Recap: Family Guy S 5 E 9 Road To Rupert
Original air date: January 28, 2007At a yard sale, Brian accidentally sells Rupert, Stewie's teddy bear, to a man who moves to Aspen, and the duo are on the road again to get the toy back. Meanwhile, Peter loses his driver's license after his latest stupid stunt, and Meg is forced to drive him and his immature friends everywhere.
This episode contains examples of:
- Animation Bump: Due to the original sequence in Anchors Aweigh having full animation, Stewie is animated much more elaborately than usual during the dance number (also because they needed to cover up Jerrynote , who dances with Gene Kelly in the actual film).
- Deleted Scene: The following scenes have been cut on TV (both cable and free-TV), but are shown on DVD:
- The scene mentioned in the Take That entry below (Lois finding "Stymie Gruffin the Untold Story" and deriding it as a slap in the face to fans before FOX's hired goons drag her off).
- Stewie getting drunk on Ny Quil to cope with Rupert being missing and mistaking a throw pillow for a cat.
- Peter's conversation with Cleveland, Joe, and Quagmire about having sex with either Queen Latifah or a six-weeks' dead Halle Berry has an additional line on DVD where Joe mentions that some female corpses still look good after six weeks.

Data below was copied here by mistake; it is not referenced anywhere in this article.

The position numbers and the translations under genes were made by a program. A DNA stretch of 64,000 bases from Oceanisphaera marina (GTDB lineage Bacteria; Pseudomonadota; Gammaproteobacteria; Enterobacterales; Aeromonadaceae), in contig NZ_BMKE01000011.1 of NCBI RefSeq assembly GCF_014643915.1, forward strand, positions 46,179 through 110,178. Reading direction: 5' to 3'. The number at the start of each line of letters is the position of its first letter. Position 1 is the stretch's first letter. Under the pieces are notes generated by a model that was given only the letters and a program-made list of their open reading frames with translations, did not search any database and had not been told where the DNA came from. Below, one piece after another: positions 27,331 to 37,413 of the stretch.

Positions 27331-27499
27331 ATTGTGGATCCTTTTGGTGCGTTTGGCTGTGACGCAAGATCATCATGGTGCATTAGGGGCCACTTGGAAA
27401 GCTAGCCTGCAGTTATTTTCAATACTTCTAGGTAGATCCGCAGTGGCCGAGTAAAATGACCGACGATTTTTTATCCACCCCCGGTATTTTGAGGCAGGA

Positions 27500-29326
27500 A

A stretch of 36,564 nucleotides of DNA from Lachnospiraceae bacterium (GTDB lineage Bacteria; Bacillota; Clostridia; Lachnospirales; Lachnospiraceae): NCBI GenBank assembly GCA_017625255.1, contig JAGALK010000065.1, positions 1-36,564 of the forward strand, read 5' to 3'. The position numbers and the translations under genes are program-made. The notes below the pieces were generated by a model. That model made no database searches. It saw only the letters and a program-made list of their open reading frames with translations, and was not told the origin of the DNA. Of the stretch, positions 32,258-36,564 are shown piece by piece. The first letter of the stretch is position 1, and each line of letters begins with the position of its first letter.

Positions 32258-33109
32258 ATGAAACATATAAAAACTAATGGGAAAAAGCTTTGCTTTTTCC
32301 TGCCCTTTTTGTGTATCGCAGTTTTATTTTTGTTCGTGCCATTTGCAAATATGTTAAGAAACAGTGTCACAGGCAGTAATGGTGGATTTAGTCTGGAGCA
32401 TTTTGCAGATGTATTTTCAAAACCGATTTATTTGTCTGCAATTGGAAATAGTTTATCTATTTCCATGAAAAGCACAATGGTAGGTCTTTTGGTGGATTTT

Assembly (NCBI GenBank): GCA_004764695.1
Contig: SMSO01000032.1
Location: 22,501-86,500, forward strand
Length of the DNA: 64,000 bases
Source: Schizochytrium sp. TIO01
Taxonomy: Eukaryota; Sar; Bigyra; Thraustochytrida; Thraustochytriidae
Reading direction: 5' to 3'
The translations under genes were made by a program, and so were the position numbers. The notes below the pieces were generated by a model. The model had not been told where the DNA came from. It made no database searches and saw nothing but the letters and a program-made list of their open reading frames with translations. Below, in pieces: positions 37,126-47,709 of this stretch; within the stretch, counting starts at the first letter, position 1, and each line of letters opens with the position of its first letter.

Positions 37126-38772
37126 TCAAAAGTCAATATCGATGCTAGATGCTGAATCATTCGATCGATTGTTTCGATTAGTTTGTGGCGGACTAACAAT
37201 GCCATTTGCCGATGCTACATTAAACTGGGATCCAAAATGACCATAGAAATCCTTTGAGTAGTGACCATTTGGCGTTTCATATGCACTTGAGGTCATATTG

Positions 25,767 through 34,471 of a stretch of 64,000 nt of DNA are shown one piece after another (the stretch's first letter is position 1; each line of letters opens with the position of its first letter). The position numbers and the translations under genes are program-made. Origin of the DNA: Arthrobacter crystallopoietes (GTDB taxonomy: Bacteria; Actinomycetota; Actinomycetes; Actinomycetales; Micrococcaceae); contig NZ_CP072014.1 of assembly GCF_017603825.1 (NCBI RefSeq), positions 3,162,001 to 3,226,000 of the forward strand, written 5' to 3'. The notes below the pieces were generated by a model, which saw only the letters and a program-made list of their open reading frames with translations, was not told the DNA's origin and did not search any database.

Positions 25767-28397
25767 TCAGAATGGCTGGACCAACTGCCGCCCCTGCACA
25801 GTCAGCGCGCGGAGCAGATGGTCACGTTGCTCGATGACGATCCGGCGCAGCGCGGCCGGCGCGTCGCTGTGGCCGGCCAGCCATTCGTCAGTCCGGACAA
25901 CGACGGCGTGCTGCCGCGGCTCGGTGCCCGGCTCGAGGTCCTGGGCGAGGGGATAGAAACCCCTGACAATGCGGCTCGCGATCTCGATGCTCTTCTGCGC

- Evil Laugh: Devil Stewie emits one.
- Roger Rabbit Effect: Stewie dances with Gene Kelly in a sequence from Anchors Aweigh.
- Shout-Out: When Stewie and Brian's helicopter is about to crash, Brian looks over and imagines Stewie as the devil.
- Take That: In a DVD-exclusive scene, Lois badmouths a DVD called Stymie Gruffin: The Untold Story (a rip-off of the Family Guy DVD-exclusive movie "Stewie Griffin: The Untold Stories"), deriding it as being "three episodes shown back-to-back" and that "FOX should be ashamed of themselves" (which gets cut off by two men in black suits dragging her away).
- Weird Currency: The helicopter can be rented for cash, check or a jaunty tune. The reasoning for that last one is that the rental agreement was drafted when musicals were still culturally relevant.